That suntanned, SUNTOURist, king of the grandiose, the beausage factory himself, Mr. Ronnie Romance, aka Ultra Romance, really knows how to put a bicycle together, even a simple one such as a fixed gear. Yet we’re not talking a Kierin bike, those NJS-stamped sparkle machines, or even a British Path Racer. This is a bike designed specifically for a plump, rough and tumble tire, with a relaxed fit, eons past the aggressive saddle-to-bar drop bikes of yesteryear, yet somewhere in-between the monster-truck abilities of a tracklocross bike. This Madrean Fabrications ‘country fixed’ is unlike anything I’ve seen in recent memory… or maybe it’s just my old age.
PAUL and his team of merry machinists made yet another super-limited batch of Boxcar Stems – 5 of each size – as an homage to Eddie Van Halen’s iconic home-painted “79′ Bumblebee” guitar as it appeared on the back cover of Van Halen II and throughout their 1979 Tour.
It’s a little known fact that Eddie himself brought the original guitar to Dimebag Darrell’s funeral in 2004 where it was placed in his coffin and buried with him. Much like the guitar, each one of these stems is totally unique, artistically splattered in black and gold anodizing by Scooter himself. Somebody get me a doctor!
“Where’s your Dreamer?” “What happened to the green Dreamer?” “Do you ever ride your Dreamer?”
Since posting up the gallery of my Crust Bikes Dreamer, it’s been the bike people email me about the most. I get various questions, ranging from the ones I listed above, to questions on the Microshift and how I like the Dreamer platform. When I first got the bike, Crust Bikes and Darren Larkin, the builder of the Dreamer frames, were working on a few details. What I ended up with was a bike that was in-between versions and a few things weren’t working out so well. This prompted me and Darren to talk about the bike in detail and him offering to take it back to update and fix a few things. Read on below to find out what happened between these two models.
With clearance for a 26″ x 3″ tire and a bright, rambunctious color combination, this Beardman Bicycles was a real attention grabber at the Philly Bike Expo. The bright colors normally could distract from the details of a bike but it’s impossible to glance over some of the unique features. For example, it has a front and rear rack, with removable rails, in case you’ve gotta bring a big ol’ pizza pie back home.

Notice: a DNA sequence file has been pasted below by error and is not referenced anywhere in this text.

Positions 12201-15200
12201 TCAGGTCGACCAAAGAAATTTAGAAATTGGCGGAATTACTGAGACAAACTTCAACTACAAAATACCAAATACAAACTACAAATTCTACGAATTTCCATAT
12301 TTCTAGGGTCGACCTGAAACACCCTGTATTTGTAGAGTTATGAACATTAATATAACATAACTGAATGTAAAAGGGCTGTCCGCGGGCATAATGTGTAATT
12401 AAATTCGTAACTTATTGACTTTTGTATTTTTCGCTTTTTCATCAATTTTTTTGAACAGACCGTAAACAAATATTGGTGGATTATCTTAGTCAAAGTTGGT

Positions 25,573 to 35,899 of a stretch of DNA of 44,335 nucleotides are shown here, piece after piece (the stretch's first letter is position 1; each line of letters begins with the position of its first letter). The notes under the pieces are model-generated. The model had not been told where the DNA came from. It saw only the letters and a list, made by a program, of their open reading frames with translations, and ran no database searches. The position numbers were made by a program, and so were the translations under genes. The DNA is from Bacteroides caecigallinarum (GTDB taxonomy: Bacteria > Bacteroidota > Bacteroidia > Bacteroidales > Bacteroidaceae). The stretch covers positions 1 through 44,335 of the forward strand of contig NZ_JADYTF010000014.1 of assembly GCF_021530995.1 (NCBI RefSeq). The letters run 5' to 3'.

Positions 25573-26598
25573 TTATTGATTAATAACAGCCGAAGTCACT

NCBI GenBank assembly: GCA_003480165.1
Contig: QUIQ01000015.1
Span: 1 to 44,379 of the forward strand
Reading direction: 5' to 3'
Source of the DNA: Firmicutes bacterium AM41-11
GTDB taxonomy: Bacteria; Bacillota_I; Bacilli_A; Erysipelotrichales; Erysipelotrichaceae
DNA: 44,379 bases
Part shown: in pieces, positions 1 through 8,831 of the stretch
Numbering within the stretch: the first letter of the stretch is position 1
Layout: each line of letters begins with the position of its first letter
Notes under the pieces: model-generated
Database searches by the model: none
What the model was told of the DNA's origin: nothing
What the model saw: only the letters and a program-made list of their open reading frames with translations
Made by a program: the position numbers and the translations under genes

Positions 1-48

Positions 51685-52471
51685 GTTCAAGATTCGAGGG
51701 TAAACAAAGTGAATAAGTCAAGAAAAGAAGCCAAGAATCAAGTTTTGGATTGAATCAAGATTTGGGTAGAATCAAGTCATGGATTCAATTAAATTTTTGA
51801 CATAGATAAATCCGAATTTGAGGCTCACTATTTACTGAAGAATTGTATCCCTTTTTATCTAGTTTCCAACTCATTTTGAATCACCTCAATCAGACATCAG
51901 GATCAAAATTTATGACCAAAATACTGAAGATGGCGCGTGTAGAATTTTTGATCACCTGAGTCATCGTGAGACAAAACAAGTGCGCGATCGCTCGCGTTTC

The theme of this year’s Beardman was spooky, with a skeleton losing its hand to the King Cage Many Things cargo cage and a RIP grave marker on the front rack, precisely cut by Derek at Kannaly Metal Works. Beardman makes custom racks, which pair nicely with their segmented forks and precision welded frames.
Did we mention this beaut’s for sale? Holler at Beardman for the scoop! It’d look so good covered in your home dirt.
30 years of making dang fine parts in Chico, California is something worth celebrating! Paul Component is celebrating three decades of millin’ metal with this run of limited edition box sets. Included in the hand-numbered kit are 2 Short-Pull I.S. Klamper Brakes, 1 Pair of Short-Pull Brake Levers, 1 Quick Release Seat Collar, and 1 Bottle Opener.
Each part is finished in a beautiful, alternating Pewter n Purple anodizing, with “30” engraved. Each kit comes packaged in a CNC machined and individually numbered wooden box (1/30-30/30). Only 30 of these were made and when they’re gone, they’re gone.
This kit looks amazing and I can’t wait to see what the future holds for PAUL and crew!
Head to Paul Component Engineering to pick up a set for you or someone you really want to stoke out.
About a year ago, Paul Component Engineering launched their nifty dropper post remote for MTB bars but what about droppers on drop bar bikes? Well, on Friday they announced a 31.8 clamp dropper remote, which nests nicely on your stem clamp area. These dropper remotes are made in Chico, California and are in stock now at Paul!
Paul’s Duplex lever allows you to control two brake calipers with one lever. Why on Earth would you want that? Well, Patrick explains in this video…